From ‘All The Light We Cannot See’ by Anthony Doer, published by Fourth Estate, an imprint of HarperCollins.

The Nightingale by Kristin Hannah

‘If I have learnt anything in this long life of mine, it is this: In love we find out who we want to be; in war we find out who we are. Today’s young people want to know everything about everyone. They think talking about a problem will solve it. I come from a quieter generation. We understand the value of forgetting, the lure of reinvention.’

It all begins in the summer of 1939, France. Whispers of war are in the air, but in the small town of Carriveau, where Vianne Mauriac and her husband Antoine watch their daughter Sophie play in the afternoon sunshine, it’s the last thing she wants to think about.

But all too soon, the skies darken over Europe, and a generation of men are heading off into the unknown horrors of war – again.

Vianne’s impetuous younger sister, Isabelle, is sent away from Paris to live in Carriveau, to be kept at arm’s reach from danger. But when the German soldiers begin to arrive in the down, seizing property and valuables, demanding residence in local homes, and indulging on meats, cheeses and fine wines in the midst of crying children slowly growing hungrier, Isabelle cannot sit back and watch.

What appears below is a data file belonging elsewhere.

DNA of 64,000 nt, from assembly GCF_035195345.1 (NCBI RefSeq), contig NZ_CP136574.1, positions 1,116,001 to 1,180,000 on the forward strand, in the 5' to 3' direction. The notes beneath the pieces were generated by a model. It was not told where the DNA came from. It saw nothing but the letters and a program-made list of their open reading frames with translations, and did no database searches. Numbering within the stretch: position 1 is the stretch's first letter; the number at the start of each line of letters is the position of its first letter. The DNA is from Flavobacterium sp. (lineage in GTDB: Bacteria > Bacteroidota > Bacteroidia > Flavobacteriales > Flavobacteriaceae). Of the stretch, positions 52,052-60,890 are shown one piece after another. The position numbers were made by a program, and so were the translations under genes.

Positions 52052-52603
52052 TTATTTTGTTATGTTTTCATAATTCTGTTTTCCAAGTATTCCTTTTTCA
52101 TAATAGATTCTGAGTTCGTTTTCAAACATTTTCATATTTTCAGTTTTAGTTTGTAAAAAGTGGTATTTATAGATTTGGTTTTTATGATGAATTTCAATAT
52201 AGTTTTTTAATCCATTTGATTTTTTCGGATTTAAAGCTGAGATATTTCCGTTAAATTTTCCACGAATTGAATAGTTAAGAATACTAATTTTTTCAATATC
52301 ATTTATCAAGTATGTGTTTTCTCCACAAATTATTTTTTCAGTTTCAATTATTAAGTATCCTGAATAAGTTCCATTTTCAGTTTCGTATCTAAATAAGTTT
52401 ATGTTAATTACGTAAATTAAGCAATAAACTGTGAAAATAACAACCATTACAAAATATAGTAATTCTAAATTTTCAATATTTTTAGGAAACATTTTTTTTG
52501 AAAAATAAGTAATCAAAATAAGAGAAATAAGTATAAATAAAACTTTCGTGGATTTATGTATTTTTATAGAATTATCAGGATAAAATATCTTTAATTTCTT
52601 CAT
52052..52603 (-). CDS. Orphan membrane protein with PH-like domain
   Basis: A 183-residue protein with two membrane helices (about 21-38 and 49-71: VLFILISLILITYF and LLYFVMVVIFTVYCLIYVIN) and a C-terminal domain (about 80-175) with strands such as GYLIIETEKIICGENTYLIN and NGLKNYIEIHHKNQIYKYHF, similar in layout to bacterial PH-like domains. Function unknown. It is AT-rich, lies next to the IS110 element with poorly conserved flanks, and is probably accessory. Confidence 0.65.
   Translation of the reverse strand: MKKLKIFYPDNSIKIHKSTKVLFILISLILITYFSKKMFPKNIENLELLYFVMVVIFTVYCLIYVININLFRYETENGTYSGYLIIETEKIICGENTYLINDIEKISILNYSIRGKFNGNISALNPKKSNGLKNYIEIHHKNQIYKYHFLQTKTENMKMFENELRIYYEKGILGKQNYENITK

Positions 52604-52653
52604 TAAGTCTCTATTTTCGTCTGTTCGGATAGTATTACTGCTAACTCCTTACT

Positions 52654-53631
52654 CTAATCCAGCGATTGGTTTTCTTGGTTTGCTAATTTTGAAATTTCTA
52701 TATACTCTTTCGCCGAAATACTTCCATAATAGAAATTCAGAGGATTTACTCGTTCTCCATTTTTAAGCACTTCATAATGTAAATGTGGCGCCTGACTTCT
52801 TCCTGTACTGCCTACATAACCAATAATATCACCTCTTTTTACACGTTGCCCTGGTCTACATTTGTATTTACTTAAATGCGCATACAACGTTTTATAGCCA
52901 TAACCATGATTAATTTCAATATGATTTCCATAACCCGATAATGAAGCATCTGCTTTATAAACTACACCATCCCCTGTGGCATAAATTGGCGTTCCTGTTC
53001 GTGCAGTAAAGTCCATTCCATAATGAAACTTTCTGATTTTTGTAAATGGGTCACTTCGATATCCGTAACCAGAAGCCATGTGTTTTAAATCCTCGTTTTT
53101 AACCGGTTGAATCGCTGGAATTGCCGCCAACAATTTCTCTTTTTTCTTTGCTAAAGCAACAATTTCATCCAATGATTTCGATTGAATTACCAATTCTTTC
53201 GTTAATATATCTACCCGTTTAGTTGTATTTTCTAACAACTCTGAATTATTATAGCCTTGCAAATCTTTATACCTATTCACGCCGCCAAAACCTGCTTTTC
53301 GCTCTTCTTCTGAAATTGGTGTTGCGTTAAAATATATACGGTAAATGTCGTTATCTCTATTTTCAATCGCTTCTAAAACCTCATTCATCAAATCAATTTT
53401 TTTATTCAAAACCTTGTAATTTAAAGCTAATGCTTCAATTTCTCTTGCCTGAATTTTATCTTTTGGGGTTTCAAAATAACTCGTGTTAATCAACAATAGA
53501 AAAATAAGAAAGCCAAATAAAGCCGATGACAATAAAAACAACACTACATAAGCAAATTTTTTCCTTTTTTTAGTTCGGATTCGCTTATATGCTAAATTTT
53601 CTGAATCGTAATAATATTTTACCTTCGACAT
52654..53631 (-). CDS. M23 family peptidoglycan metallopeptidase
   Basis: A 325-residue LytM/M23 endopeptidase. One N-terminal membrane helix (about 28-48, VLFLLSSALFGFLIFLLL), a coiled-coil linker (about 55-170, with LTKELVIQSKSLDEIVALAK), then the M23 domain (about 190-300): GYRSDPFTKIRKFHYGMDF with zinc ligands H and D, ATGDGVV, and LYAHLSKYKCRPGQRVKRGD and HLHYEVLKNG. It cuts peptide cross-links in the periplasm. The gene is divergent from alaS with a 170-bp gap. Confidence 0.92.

She soon becomes embroiled in a local organisation taking up resistance against the Germans, spreading reports containing the truth – a rare commodity in an occupied town with no access to the news or radio. Before long, bigger and far more dangerous plans arise. She ventures back to Paris, a city which, less than a year after her departure, has been irrevocably changed.

‘Her beloved city was like a once-beautiful courtesan grown old and thin, weary, abandoned by her lovers. In less than a year, this magnificent city had been stripped of its essence by the endless clatter of German jackboots on the streets and disfigured by swastikas that flew from every monument.’